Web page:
I am also conscious of the strength of feeling about the principles underlying this case, and although I by no means depart from the view that the decision, taking all the circumstances into account, was right, I am glad to assure my hon. Friend that we are reviewing the operating procedures of nationalised industries as they relate to ventures of this kind. I recognise the force of the argument that nationalised industries might be expected to use the services and the products of British industry provided they are competitive. I fully appreciate the strength of that argument. That is the reason for the present review. Because we have not yet completed this review, unfortunately I cannot give my hon. Friend the result of it. I should not wish to prejudge its outcome, but I can certainly assure him that it is taking place and I hope that he will not press me further on it. However, I am certainly conscious of the strength of his feeling on this point.

As I have indicated, the United Kingdom valve industry has a very bright future if it seizes all the opportunities that are now open to it. It already exports about 40 per cent. of its output, and the opportunities for growth in both the developed and developing countries should be considerable once world trade generally begins to pick up again, as it certainly will.

The chairman of the British Valve Manufacturers' Association in his report for 1974 portrayed last year as a record in terms of fuller order books, material shortages and labour scarcity. Despite these factors and the three-day week in the early part of 1974, deliveries of valves both home and overseas last year achieved record levels. Home demand, he added, was now falling off slightly, which should enable companies to meet delivery times for existing and future orders. As to the longer term, the chairman's report emphasised the adverse effects if material shortages were to continue unabated and the difficulty in assessing a changing market situation. However, providing these factors diminish, the report expected a continuing, steady home demand and growing opportunities in connection with North Sea oil and its associated down-stream requirements.

This is a generally buoyant assessment of future prospects and it is endorsed by the draft April report of the Short-Term Trends Working Party of the Mechanical Engineering EDC. This notes the poor demand prospects for valves for use in the home market in central heating and other areas, following the down-turn in investment by many sectors of private manufacturing industry, for reasons that are understood. It also emphasises the expectation of high demand from such sectors as the North Sea oil and gas industries, as well as the chemical industry. Although the report does not mention the Middle East and other OPEC markets, it is to be expected that demand will develop quite strongly in these export areas as well, perhaps, as in many industrialised countries concerned with energy saving requirements.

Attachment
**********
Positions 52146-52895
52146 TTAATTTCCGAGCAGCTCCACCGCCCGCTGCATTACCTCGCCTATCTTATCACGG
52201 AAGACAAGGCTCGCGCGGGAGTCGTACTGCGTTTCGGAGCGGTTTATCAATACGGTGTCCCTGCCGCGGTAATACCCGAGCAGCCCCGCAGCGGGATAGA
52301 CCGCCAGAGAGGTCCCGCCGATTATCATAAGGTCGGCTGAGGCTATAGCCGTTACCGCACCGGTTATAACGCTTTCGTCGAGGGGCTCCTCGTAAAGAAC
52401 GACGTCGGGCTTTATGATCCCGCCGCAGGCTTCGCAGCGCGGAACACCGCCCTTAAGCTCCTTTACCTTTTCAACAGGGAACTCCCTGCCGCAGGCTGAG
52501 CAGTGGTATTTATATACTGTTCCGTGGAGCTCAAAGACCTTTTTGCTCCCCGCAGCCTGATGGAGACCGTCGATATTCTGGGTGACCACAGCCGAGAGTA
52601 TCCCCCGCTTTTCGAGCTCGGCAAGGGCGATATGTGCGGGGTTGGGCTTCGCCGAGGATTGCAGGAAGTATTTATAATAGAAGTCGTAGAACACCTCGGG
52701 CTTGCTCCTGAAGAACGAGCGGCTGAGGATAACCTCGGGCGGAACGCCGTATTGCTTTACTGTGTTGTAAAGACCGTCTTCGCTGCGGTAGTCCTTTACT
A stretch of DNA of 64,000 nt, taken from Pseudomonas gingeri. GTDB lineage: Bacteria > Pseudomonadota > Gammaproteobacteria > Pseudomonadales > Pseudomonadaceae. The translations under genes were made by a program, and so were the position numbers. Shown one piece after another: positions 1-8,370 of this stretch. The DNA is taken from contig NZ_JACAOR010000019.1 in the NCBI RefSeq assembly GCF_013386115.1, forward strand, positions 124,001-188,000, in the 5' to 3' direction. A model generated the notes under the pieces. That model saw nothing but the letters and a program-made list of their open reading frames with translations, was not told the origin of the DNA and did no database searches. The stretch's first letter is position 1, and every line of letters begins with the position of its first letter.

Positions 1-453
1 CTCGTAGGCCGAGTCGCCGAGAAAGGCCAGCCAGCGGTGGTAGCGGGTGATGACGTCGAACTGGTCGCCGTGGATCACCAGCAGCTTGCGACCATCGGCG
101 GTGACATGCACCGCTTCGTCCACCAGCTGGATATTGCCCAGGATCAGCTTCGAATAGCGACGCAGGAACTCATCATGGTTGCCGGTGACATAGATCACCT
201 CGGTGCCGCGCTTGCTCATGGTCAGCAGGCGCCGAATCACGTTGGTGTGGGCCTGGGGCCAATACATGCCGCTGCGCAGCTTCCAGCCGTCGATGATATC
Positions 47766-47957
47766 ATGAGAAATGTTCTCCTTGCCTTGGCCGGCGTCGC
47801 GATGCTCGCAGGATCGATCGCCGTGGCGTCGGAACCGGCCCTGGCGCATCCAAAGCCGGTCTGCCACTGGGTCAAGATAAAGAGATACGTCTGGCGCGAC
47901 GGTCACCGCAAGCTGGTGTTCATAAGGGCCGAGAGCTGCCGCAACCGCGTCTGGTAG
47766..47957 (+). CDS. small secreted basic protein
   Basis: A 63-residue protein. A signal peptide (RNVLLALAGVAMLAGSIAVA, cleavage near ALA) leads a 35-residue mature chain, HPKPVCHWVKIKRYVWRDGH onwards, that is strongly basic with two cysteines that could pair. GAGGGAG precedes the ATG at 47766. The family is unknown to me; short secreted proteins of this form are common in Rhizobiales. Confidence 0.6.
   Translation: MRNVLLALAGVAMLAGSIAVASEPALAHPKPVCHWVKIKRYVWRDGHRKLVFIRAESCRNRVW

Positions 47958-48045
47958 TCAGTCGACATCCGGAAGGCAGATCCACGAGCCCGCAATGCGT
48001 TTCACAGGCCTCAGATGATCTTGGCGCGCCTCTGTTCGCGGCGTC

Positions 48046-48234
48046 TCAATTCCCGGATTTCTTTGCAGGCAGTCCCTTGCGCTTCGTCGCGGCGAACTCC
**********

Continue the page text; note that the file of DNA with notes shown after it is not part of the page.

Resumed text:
This is a generally buoyant prospect for the industry, as is indicated by several reports. The constraints on production mentioned in the British Valve Manufacturers' Association's annual report for 1974—namely, the shortages of materials, components and skilled labour—should all be helped in the medium-term by the measures announced by the Chancellor in his Budget Statement, whereby funds will be made available to assist the modernisation of the ferrous foundry industries and additional funds will be made available to increase training and retraining facilities. With these aids and with its own efforts I am convinced that the valve industry's future is assured and that it will continue to make a valuable contribution to the British economy.

This afternoon I have tried to give some assurance to my hon. Friend the Member for Central Ayrshire on the points that he has raised. We are very well aware of the considerable concern that has been expressed, particularly in the constituency of my right hon. Friend the Secretary of State for Scotland, where Glenfield and Kennedy are located. I hope that the hon. Member will accept our considered view that there will not be an export of unemployment to these areas. We believe that there will be a substantial advantage to other constituents in Stanton and that the general future of the British valve manufacturing industry, despite this, is altogether bright.